• Clarifying grounds for remission of interest: The Bill proposes to amend certain remission of interest provisions in the Taxation Administration Act 1996 (NSW) with effect from 1 February 2024. Under the new provisions, the Chief Commissioner is given the ability to issue guidelines to set out how interest must be remitted. The amendments also clarify that the remission of interest is not relevant to the remission of penalty tax (and vice versa).

Land Tax

  • Land Tax indexation formula to be amended: due to an error in the calculations underpinning the 2021 land tax threshold which produced higher than intended land tax thresholds for the last three years, the government is introducing amending legislation to correct this error to ensure the land tax base is not eroded.
  • PPR exemption changes: changes to minimum ownership requirement will require people to hold a minimum 25% stake in a property to be eligible to claim the PPR exemption.  

Payroll Tax

  • There were no significant payroll tax announcements in the budget.

Coal Royalties

  • On 6 September 2023, the NSW government announced the Coal Market Price Emergency declaration will end on 30 June 2024 and coal royalties will increase by 2.6% commencing in the next financial year. The following rates will apply from 1 July 2024: 
    • Open Cut coal – 10.8%
    • Underground (mines less than 400m below ground)– 9.8%
    • Deep underground (mines more than 400m below ground) – 8.8%

EV Road User Charge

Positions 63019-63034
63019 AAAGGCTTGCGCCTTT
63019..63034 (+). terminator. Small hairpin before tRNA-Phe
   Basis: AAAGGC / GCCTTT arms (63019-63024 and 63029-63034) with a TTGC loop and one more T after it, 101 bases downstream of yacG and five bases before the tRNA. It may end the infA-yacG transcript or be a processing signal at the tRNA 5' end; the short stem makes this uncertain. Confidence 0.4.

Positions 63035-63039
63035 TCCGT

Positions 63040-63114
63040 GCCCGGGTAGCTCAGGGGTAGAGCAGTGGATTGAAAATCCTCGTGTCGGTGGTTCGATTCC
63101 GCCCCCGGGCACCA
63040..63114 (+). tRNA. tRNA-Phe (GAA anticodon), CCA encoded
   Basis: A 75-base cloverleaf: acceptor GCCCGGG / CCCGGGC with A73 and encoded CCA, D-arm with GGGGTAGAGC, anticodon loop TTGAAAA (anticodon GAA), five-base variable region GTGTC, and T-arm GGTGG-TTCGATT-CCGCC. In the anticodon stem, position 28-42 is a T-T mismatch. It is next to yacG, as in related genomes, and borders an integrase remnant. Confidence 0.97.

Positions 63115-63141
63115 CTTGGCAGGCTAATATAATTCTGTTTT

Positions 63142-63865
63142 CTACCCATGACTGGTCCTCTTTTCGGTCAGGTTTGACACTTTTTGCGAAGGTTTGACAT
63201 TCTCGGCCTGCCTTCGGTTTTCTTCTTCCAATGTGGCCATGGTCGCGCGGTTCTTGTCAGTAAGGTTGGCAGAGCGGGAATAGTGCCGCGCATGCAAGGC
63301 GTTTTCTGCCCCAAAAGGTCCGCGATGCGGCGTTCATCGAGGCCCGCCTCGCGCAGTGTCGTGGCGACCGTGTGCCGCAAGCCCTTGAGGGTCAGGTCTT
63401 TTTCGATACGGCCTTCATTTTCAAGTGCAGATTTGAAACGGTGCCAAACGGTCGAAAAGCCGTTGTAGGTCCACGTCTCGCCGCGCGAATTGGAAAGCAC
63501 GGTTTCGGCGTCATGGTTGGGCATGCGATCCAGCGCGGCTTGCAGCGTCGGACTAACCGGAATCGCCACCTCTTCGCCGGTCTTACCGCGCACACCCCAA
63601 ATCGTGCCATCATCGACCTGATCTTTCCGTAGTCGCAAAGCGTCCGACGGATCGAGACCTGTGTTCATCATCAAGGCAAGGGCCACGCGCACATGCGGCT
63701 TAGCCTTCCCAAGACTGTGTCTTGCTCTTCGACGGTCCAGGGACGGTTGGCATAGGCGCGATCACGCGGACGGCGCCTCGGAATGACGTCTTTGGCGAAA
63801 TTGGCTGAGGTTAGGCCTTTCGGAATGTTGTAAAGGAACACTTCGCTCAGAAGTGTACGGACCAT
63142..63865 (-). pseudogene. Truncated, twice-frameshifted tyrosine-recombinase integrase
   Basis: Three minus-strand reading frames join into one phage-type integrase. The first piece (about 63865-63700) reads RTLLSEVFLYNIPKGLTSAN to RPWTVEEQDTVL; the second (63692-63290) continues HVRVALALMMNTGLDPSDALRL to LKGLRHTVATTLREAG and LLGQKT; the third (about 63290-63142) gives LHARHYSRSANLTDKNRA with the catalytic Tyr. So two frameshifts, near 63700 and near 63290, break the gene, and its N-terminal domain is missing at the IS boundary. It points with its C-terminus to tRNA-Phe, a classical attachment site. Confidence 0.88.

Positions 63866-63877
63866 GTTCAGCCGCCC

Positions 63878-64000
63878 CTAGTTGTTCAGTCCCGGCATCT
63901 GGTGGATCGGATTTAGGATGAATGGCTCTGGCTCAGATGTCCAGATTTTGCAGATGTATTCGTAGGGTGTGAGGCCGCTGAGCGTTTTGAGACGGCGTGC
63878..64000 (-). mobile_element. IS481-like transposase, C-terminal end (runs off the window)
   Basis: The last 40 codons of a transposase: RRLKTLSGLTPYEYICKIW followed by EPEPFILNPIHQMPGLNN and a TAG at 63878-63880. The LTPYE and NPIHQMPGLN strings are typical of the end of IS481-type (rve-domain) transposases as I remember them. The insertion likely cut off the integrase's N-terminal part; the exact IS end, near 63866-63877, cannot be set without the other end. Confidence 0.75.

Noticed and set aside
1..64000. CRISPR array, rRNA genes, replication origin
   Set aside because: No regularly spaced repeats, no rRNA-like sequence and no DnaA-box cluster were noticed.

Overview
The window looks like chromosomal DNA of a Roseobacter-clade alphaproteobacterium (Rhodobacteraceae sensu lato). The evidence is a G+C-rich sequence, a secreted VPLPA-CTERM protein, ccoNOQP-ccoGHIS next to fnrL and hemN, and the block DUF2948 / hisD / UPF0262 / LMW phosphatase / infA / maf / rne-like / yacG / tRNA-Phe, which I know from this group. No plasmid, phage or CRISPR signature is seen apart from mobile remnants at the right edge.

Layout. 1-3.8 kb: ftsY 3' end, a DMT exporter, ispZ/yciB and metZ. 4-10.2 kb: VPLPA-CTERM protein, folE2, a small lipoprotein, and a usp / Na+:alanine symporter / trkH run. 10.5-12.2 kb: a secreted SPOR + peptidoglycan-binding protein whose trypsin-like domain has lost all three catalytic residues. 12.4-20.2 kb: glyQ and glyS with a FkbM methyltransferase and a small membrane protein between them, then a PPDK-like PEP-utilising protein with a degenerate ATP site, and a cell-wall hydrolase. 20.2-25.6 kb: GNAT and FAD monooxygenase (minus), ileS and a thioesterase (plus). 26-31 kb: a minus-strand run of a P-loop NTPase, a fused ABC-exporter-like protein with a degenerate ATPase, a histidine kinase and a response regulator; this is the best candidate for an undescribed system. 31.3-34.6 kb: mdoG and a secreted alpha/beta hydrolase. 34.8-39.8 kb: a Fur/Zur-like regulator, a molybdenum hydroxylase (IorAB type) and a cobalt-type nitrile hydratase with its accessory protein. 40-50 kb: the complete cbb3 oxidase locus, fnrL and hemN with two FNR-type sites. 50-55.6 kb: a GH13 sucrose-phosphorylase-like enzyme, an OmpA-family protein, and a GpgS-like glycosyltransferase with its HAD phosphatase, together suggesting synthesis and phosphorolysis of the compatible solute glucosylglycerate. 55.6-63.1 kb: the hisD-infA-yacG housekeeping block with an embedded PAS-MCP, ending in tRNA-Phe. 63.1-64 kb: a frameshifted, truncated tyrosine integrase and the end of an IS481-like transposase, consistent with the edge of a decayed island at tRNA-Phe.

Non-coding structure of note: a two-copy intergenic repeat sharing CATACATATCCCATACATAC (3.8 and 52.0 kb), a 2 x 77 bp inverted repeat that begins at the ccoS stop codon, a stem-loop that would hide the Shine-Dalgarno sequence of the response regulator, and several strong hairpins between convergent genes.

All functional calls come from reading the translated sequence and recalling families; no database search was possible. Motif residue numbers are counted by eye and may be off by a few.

• Road User Charge (RUC): All zero and low-emission vehicles (including plug-in hybrids) registered for the first time or transferred after 1 January 2024 will be liable to pay the RUC from the earlier of 1 July 2027 or when EVs amount to 30% of new vehicle sales in NSW.  A vehicle registered before 1 January 2024 and in relation to which duty was not paid under the Duties Act 1997 because of the operation of s 270D (EV exemption) will also be liable to pay the RUC when it commences. Transitional arrangements will be introduced for people who purchase an EV before 1 January 2024.

What does this mean for taxpayers?

Tax laws are becoming more complex and taxes are increasing for taxpayers operating in NSW. The Chief Commissioner is gaining more control over the remission of interest and more taxpayers will now be liable to pay landholder duty. The changes to EVs are contrary to encouraging taxpayers to move to more efficient vehicles.

Any taxpayers contemplating internal transfers of dutiable assets should consider bringing forward any applications for CRE and subsequent transfers to ensure the transfers occur without any duty being payable. After 1 February 2024, 10% of the duty otherwise payable will be incurred, which may be prohibitive to undertaking the internal restructure. Given duty will soon be payable, it also means that taxpayers will now need to incur the cost of obtaining a valuation for internal asset transfers, as the Chief Commissioner will likely want to ensure he is receiving 10% of the unencumbered market value of the assets transferred. Also, from this date, further dutiable assets may be liable for landholder duty as a result of the change to the definition of a linked entity.

All of these changes will increase the cost of doing business which will inevitably impact on businesses ability to invest in projects and employ staff in NSW.

Important Disclaimer: The material contained in this article is comment of a general nature only and is not and nor is it intended to be advice on any specific professional matter. In that the effectiveness or accuracy of any professional advice depends upon the particular circumstances of each case, neither the firm nor any individual author accepts any responsibility whatsoever for any acts or omissions resulting from reliance upon the content of any articles. Before acting on the basis of any material contained in this publication, we recommend that you consult your professional adviser. Liability limited by a scheme approved under Professional Standards Legislation (Australia-wide except in Tasmania).